Helping distressed people with intellectual disabilities to manage their chaotic emotions

Peer-reviewed article
(2022 Jul) Research and Practice in Intellectual and Developmental Disabilities, 10 1-15


Clegg JA & Lansdall-Welfare R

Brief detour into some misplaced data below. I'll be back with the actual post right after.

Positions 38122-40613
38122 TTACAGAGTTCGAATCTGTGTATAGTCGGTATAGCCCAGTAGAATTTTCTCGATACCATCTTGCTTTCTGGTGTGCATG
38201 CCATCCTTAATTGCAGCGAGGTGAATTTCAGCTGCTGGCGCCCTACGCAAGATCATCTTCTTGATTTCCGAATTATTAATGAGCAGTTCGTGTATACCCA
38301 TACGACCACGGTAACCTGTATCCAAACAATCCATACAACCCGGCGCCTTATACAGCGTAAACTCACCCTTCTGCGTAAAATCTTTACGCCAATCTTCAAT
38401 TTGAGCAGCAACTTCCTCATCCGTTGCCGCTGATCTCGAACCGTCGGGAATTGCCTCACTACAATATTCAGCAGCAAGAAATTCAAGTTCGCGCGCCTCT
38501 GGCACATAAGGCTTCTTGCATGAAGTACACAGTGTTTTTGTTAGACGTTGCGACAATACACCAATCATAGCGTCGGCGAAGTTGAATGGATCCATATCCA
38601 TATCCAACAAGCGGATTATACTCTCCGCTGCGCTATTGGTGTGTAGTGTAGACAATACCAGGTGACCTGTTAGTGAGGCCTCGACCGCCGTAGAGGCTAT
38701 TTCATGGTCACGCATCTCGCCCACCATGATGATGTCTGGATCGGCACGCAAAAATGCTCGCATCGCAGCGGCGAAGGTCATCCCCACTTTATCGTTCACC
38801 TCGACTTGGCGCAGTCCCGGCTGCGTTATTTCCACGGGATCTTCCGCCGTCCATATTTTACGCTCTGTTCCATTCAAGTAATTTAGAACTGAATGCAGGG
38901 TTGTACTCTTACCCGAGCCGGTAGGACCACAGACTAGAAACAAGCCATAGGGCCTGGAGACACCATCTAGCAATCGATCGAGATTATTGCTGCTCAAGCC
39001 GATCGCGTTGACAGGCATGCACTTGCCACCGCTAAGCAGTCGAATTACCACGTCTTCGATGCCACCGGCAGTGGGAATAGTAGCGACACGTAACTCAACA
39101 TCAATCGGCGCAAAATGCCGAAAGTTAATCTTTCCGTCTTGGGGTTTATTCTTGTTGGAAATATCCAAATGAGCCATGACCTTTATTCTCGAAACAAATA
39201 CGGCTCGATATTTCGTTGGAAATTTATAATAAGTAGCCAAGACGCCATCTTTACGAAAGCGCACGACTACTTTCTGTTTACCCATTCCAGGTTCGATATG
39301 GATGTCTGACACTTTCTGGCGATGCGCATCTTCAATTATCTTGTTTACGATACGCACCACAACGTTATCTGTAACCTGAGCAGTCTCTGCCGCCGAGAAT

In Anglophone countries, the 40% of people with intellectual disabilities who show challenging behaviour, mental health problems, or both, are usually offered behavioural rather than emotional interventions. Yet much of their distress has originated in emotionally damaging personal histories, since children with intellectual disabilities are much more likely to experience adverse childhood experiences that predict significant mental health problems in adults. This clinical research review addresses that. It raises two issues: first, provision of effective support to parents (considered elsewhere); and second (the focus of this article), how services for distressed adults can address the untapped potential for development and growth in their emotional lives. A key finding in favour of an attachment perspective is that the emotional development of people with intellectual disabilities lags significantly behind their cognitive development, and their level of emotional rather than cognitive development predicts challenging behaviour. Two attachment assessments that can frame intervention have been considered: the Scale of Emotional Development–Short; and the Adult Attachment Projective Picture System. Related system changes necessary for services to implement attachment-informed interventions were then identified: specialisation rather than eclecticism, ensuring that trauma-informed care is applied with fidelity, and staff stability.